We Don’t Know Them

We Don’t Know Them

He could make everybody happy but himself.
~ Garry Marshall

The sudden and tragic death of Robin Williams reminds me of four words I try to remember: We don’t know them.

One day I was in the green room at Fox & Friends in New York when I recognized the man next to me pouring himself a cup of coffee. I said to him, “Hey, you’re David Cassidy!” He took a sip from his steaming cup and replied, “Yep.” We went on to have a nice conversation. I told him how much my sister loved him, how she owned every one of his records, and how she used to hang Tiger Beat pictures of him all over her bedroom walls. “Really? I’ve never heard that before,” he joked and we both laughed. He took another sip, and his face turned serious. “You know, it’s weird,” he began. “People think they know me just because I was on TV. They act like I’m their friend. It’s kind of awkward because it’s so one-sided. I’ve never seen them before in my life, but they have a history with me.”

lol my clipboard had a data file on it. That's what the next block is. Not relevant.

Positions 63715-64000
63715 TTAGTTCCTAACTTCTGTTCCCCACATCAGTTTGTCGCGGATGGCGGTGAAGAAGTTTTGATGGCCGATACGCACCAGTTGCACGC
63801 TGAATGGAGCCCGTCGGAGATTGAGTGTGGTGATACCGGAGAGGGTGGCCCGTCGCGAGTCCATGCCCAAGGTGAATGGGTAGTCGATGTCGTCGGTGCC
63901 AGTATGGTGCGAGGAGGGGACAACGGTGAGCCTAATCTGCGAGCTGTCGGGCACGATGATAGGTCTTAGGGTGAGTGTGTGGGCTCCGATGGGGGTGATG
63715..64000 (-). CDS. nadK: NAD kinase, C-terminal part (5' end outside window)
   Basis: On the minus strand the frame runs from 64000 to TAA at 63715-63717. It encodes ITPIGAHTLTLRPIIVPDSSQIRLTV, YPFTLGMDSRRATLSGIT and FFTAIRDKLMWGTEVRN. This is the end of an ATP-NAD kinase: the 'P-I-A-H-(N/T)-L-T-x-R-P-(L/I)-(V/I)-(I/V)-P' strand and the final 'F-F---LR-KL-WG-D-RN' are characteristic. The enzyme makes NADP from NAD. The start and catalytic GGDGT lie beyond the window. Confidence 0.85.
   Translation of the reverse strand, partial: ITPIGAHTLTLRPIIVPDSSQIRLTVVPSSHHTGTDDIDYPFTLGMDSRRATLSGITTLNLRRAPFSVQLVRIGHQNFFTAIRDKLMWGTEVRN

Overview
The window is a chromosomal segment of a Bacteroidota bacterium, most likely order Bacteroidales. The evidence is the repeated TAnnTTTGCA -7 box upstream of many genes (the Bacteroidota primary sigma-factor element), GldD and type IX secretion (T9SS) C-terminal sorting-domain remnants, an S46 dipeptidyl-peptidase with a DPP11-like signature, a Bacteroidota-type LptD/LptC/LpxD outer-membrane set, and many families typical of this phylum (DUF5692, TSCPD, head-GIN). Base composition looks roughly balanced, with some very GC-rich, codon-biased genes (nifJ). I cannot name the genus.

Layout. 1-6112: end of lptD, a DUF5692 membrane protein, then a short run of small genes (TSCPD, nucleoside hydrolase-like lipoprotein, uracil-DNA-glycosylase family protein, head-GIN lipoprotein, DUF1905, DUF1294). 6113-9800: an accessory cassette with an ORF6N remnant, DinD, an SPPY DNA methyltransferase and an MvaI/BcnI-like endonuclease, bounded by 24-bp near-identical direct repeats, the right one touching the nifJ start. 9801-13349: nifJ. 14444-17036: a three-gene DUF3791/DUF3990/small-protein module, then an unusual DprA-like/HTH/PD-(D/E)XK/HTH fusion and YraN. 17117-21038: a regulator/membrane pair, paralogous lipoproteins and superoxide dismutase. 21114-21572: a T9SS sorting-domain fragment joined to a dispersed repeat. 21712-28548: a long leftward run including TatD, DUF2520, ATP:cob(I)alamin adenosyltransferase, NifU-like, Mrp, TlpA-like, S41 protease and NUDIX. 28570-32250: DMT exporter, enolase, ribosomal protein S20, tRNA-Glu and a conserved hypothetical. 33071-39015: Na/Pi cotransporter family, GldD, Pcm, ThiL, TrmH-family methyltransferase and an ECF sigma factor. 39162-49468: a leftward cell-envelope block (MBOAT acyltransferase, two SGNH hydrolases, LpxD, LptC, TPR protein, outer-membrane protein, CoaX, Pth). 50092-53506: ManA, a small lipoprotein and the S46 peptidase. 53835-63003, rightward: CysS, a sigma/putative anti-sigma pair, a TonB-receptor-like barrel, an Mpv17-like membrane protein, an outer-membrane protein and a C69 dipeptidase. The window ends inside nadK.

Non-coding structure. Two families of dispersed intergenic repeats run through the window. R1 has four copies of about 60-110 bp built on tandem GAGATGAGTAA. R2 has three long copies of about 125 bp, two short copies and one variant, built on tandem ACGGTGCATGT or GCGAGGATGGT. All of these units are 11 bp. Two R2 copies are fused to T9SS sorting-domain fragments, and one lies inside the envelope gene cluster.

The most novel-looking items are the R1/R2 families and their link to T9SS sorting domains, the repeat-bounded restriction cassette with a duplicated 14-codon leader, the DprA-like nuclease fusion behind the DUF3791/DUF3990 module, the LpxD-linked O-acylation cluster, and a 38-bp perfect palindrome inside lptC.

I guess it comes with the territory of being famous, but we really should try to remember that just because we can catch them on Netflix, go to their movie, or buy their latest single, celebrities are just people, imperfect and just as susceptible to addiction, depression, and darkness as we are—perhaps more so.

Today I’m mourning the loss of a man I didn’t know. I’m reminded of the power of the enemy that sought his destruction—the same enemy that seeks my own.